1. Stammler
  2. Jerome Hall
  3. Clarence Morris
  4. John Rawls.

Answer: (a)

44. Which of the following is a formulation of the Historical School?

  1. Law like language has a spontaneous nature of growth
  2. Law has a national character
  3. Law is found not made
  4. All of the above.

Answer: (d)

45. Austin defined the positive mark of sovereignty as:

  1. Command of the sovereign
  2. The society follows positive law
  3. The generality of society must be in the habit of obedience to a common and determinate superior
  4. A determinate or common superior must not be habitually obedient to any determinate person or body.

Answer: (c)

46. Which historical jurist is known as social Darwinist for his comparative research on evolution and development of law and legal systems?

  1. Savigny
  2. Puchta
  3. Maine
  4. Friedmann.

Answer: (c)

47. Who said “Law may be defined as an assemblage of signs, declarative of a volition conceived or adopted by the sovereign in a state”?

  1. Salmond
  2. Savigny
  3. Paton
  4. Bentham.

Answer: (d)

48. The Obiter in a case has the following significance for future decisions:

  1. Decisive value
  2. Persuasive value
  3. Academic value
  4. No value at all.

Answer: (b)

49. The terms Culpalata and Culpalevis mean:

  1. Gross negligence and slight negligence
  2. Culpable and non-culpable
  3. Cognizable and non-cognizable
  4. Civil liability and criminal liability.

Answer: (a)

50. Negligence is not a particular state of mind but is a particular kind of conduct. This is known as:

  1. Subjective theory of negligence
  2. Objective theory of negligence
  3. Inadvertent negligence
  4. None of the above.

Answer: (b)

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51. Corpus possessions and Animus Possidendi signify:

  1. The physical and mental aspects of possession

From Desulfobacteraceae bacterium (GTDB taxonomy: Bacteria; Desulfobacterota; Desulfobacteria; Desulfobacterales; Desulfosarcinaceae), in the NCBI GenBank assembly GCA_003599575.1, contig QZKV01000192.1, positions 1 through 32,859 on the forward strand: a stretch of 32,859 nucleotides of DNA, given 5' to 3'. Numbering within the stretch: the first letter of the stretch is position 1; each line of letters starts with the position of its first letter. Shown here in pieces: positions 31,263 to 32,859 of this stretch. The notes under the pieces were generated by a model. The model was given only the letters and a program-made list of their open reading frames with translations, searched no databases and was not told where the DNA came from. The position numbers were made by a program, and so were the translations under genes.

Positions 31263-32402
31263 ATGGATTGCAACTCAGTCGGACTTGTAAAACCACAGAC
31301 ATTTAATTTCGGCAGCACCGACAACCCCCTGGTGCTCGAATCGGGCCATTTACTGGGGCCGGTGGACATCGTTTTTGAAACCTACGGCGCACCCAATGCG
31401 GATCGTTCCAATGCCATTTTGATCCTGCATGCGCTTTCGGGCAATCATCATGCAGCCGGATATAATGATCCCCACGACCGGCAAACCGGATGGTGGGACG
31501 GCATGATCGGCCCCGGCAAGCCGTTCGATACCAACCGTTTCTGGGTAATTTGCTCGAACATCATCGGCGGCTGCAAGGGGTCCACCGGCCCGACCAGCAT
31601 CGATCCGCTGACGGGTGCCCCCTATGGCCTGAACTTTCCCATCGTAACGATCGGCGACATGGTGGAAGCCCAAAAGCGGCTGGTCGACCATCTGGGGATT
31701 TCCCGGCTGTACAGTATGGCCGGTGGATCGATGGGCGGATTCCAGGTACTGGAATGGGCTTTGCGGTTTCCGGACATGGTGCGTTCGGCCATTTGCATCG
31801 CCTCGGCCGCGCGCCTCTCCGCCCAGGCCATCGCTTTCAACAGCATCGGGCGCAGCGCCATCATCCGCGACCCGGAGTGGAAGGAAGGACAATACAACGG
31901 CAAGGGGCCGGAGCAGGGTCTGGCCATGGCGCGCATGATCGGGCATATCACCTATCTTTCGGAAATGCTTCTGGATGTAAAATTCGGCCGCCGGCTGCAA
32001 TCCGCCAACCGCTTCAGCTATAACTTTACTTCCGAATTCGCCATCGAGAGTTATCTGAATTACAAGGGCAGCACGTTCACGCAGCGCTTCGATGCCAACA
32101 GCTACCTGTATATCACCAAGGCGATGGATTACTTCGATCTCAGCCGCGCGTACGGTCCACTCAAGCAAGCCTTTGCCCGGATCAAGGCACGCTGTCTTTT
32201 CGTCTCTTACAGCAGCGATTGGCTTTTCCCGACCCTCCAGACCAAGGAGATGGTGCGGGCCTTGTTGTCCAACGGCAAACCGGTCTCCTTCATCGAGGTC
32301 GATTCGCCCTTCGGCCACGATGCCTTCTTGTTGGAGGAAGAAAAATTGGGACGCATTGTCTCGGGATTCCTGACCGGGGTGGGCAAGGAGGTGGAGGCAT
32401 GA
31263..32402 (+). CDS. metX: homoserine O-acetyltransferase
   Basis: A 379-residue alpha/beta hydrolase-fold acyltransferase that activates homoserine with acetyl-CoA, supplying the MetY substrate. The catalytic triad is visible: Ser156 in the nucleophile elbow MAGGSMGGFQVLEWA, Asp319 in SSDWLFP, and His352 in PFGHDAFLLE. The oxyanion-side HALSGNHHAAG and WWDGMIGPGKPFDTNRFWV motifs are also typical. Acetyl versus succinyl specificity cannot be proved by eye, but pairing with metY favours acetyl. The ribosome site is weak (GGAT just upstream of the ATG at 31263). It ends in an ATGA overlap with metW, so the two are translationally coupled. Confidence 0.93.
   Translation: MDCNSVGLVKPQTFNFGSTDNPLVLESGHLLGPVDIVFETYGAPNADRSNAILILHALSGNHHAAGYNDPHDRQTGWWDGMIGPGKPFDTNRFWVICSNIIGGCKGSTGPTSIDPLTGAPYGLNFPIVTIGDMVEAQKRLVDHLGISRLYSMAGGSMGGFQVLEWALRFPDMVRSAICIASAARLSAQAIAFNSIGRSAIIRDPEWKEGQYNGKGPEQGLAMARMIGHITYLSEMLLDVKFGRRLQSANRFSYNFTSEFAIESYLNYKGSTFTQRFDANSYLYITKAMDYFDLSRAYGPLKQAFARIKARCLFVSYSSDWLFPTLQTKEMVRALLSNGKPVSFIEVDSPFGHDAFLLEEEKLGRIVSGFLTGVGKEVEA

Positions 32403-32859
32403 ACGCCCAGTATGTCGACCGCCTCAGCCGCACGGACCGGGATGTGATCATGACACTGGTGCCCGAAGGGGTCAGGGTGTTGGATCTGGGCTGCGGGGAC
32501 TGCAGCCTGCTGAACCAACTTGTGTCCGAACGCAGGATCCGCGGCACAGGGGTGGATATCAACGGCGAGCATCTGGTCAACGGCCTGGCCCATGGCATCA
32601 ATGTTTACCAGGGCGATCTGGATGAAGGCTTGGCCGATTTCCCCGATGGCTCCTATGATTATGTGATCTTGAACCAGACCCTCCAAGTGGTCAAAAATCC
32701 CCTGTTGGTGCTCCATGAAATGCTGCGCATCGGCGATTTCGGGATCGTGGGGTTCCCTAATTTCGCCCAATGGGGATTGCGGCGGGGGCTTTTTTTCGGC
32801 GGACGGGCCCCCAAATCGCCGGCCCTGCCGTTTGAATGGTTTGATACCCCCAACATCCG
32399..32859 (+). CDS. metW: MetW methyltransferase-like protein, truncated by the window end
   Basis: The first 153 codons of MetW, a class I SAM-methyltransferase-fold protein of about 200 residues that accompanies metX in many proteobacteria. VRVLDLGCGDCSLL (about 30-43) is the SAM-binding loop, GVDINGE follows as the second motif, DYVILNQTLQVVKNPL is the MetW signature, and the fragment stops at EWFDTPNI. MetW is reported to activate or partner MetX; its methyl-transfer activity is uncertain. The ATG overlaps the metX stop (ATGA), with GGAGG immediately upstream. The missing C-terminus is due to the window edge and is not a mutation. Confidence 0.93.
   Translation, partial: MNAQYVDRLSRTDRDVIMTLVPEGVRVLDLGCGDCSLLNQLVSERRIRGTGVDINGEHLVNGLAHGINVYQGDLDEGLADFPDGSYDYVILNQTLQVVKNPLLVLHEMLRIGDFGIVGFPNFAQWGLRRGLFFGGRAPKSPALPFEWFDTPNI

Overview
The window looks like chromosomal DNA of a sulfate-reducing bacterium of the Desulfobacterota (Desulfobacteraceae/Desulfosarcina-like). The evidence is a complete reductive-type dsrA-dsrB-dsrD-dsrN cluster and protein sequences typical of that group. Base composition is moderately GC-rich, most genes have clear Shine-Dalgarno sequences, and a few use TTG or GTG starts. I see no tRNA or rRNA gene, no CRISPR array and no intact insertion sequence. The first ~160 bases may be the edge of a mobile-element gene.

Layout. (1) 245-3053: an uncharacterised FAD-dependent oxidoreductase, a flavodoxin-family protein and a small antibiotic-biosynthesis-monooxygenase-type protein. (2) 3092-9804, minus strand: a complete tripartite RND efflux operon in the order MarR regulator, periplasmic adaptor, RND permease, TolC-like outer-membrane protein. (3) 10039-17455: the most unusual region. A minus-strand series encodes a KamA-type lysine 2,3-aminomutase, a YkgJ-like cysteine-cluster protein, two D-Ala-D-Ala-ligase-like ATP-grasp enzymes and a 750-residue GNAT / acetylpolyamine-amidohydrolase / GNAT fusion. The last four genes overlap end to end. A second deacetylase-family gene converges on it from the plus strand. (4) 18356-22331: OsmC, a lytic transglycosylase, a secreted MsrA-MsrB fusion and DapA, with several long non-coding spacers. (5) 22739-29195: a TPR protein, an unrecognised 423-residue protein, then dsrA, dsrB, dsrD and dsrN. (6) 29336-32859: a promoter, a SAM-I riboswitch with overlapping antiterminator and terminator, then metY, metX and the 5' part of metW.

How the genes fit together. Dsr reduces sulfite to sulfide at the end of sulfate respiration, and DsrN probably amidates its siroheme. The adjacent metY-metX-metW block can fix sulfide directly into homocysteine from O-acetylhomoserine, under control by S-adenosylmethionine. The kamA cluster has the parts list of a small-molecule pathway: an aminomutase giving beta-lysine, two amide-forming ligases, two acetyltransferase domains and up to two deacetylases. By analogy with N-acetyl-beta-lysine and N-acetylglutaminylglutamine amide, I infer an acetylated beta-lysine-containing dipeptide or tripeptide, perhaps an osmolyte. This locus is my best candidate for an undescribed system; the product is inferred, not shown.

2. Mediate and immediate possession
  3. Possession-in-fact and possession-in-law
  4. Constructive possession and acquired possession.

Answer: (a)

52. If a norm is for long disregarded in practice then courts no longer follow it in deciding cases. Such a state of disuse of norm is known as:

  1. Effective repeal
  2. Satie nature
  3. Desuetude
  4. Nomodynamics.

Answer: (c)

53. The term Grundnorm means:

  1. Popular will
  2. General consciousness
  3. Basic norm
  4. Dynamics of a norm.

Answer: (c)

54. The Province of Jurisprudence Determined is a classic work on Jurisprudence by:

  1. John Austin
  2. HLA Hart
  3. Hans Kelsen
  4. Hugo Grotius.

Answer: (a)

55. ‘Nature of Judicial Process’ is a famous work of a judge of the U.S. Supreme Court who viewed law in its sociological perspective. The name of that judge is:

  1. Benjamin Cardozo
  2. Ronald Dworkin
  3. Oliver Wendall Holmes
  4. J. Fitzgerald.

Answer: (a)

56. Ownership is a right indefinite in point of user, unrestricted in point of disposition and unlimited in point of duration. The above definition of the term ownership was given by:

  1. Salmond
  2. Holland
  3. Austin
  4. Keeton.

Answer: (a)

57. As per Indian law the time period required to acquire title by adverse possession is:

  1. 14 years
  2. 12 years
  3. 15 years
  4. 13 years.

Answer: (b)

58. Which of the following are not jural correlatives?

  1. Power and immunity
  2. Right and duty
  3. Power and liability
  4. Immunity and disability.

Answer: (a)

59. Who was of the opinion that right was a capacity of a person of controlling the actions of others with the assent and assistance of the State?

  1. Kant
  2. Holland
  3. Maine
  4. Karl Marx.

Answer: (b)

60. Who propounded the theory of social contract?

  1. Pound
  2. Maine
  3. Rousseau
  4. Kant.

Answer: (c)

61. Which of the following is a correct match?